Though most of the wines made from our kits are drinkable right at bottling, many – like most things in life – only improve with age. Today we’re sharing everything you need to know to age your wine to perfection, so that you can enjoy every bottle at its finest.
Why age wine?
If you’ve ever tasted a wine with an astringent taste, or felt the sharp mouth-feel of harsh tannins, you’ve likely tasted a wine that was not yet at its peak age. Newly bottled wine still has some settling to do before it reaches its optimal state – especially if it is very tannic or rich – because of compounds suspended in the wine itself. Over time, chemical reactions from the fermentation process that continue after bottling work to bind together these compounds to the point where they sink to the bottom of the bottle as sediment. When this happens, the wine becomes noticeably less tannic (and often lighter in colour) resulting in a much smoother, softer taste and mouth-feel. You may even begin to notice new aromas and flavours that would have been overwhelmed by the presence of strong tannins had the wine been consumed at a younger age. As the wine ages, the bouquet of aromas will likely also become deeper, more layered and more complex, with a longer-lingering finish – all sought-after traits of the best-quality wines.
Should all wines be aged?
Not all wines require significant ageing – the length of time required usually depends on the richness of the wine, the alcohol content, the ratio of sugar to water, etc. Generally, white wines require less ageing than red, and light- and medium-bodied wines (such as those produced by our Wine Art and Traditional kits) require less ageing than richer, fuller-bodied wines (such as those produced by our Sommelier Reserve kits). Our light-bodied Country Mist fruit wines, for example, require just about no ageing at all – they are at their peak drinking age between 1-6 months after bottling!
As a general guideline, wine should be aged in an environment that is consistent, cool, and dark (12-18 degrees Celsius / 54-65 degrees F), with a humidity level between 50-70%. Basements are usually ideal for this.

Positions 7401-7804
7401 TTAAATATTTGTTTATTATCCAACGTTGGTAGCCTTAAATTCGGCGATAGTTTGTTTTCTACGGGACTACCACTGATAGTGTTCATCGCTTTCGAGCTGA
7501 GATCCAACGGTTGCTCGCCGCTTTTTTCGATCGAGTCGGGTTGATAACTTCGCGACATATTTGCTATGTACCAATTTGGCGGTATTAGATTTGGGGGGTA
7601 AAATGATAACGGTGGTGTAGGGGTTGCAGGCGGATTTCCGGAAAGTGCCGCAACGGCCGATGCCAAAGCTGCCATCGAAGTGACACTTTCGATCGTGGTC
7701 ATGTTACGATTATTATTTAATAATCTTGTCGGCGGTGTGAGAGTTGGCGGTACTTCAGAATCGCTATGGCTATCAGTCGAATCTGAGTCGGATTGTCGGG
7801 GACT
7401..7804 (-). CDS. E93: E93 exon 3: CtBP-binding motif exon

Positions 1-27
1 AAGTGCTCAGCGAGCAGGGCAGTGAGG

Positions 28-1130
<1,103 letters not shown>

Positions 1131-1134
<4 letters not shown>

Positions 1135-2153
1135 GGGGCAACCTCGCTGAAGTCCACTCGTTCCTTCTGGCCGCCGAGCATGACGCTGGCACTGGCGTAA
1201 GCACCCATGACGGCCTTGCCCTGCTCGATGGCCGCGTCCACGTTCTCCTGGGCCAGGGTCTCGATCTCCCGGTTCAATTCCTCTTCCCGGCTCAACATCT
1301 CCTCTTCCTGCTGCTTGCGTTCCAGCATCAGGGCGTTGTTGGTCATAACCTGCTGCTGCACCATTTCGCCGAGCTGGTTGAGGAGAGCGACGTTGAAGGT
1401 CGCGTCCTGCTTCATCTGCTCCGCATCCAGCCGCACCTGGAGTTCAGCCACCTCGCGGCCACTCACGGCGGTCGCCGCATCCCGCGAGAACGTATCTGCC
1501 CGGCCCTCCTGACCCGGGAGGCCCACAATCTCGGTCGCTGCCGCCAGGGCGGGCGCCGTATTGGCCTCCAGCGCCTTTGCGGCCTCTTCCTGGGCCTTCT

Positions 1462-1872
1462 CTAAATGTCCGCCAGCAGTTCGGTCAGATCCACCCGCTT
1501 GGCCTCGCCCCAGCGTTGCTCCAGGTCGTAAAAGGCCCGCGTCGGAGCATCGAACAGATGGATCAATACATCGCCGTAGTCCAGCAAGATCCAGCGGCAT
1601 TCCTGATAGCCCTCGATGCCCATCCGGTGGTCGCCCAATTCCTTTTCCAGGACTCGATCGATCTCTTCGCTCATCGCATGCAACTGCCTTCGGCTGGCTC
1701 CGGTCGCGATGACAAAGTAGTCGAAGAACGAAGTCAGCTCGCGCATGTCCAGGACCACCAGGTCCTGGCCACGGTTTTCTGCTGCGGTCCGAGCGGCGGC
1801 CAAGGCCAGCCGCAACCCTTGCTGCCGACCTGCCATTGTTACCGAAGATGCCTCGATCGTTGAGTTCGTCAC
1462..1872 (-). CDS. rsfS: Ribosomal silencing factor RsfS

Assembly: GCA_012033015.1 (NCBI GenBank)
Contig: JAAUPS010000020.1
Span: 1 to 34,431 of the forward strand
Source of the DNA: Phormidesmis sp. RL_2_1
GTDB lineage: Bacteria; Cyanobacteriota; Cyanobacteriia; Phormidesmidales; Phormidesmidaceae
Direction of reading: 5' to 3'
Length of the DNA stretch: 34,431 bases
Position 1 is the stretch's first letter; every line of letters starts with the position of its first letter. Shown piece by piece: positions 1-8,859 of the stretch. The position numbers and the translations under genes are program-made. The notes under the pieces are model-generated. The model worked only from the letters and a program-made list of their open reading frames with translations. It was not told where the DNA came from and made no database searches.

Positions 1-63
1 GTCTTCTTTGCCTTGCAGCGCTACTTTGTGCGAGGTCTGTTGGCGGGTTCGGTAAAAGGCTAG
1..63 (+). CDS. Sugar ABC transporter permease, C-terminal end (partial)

Wine expert Jancis Robinson is even more precise; she recommends the following storage temperatures, depending on the type of wine in question:
- big and tannic red wines: 15-18 degrees Celsius
(warmer temperatures tame the tannins)
- complex and dry white wines: 12-16 degrees Celsius
(the warmth releases more aromas)
- softer, lighter red wines: 10-12 degrees Celsius
- sparkling wines: 6-10 degrees Celsius
- light white, rosé and fruit wines: 6-10 degrees Celsius
That having been said, there’s no need to renovate your basement to create a separate wine cellar for each of your batches – the key is to remember:
- keep it cool (optimally, around 12-13 degrees Celsius)
- keep it dark (just like with skin, sunlight causes premature ageing of wine)
- keep it still (vibrations and movement prevent sediment from settling), and, after the first month or so after bottling
- keep it sideways (this prevents the cork from drying out and thus protects the wine from oxidization).
How long should I age my wine?
While peak age varies from batch to batch and bottle to bottle, the following is a rough guide to optimal ageing times for wines produced from our kits.
- Sommelier Reserve, Ultimate Estate Reserve – red
peak ageing period: 9 – 24 months
shelf life after bottling: 3 – 4 years (3-5 years for Sommelier Reserve)
- Sommelier Reserve, Ultimate Estate Reserve – white, blush
peak ageing period: 6 – 18 months
shelf life after bottling: 2 – 3 years
- Traditional Vintage – red
peak ageing period: 6-8 months
shelf life after bottling: 2-3 years
- Traditional Vintage – white, blush
peak ageing period: 6-12 months
shelf life after bottling: 1½ – 2 years
- Wine Art – red
peak ageing period: 3-12 months
shelf life after bottling: 1½ years
- Wine Art – white, blush
peak ageing period: 3 – 9 months
shelf life after bottling: 1½ years
- Country Mist fruit wines
peak ageing period: 1-6 months
shelf life after bottling: 1 year
If you’re interested in reading more of what the experts have to say on the subject of wine ageing, the following links will provide more food for thought. Keep in mind that these guides refer to commercial wines, which typically contain more preservatives than the ones you produce with Wine Kitz, so the information does not necessarily apply equally to home vintages.
“Unearthing the Secrets of Age” (Decanter)
“Which Wines are Worth Ageing” (Jancis Robinson)
“Four Traits of Wines that Age Well” (Wine Folly)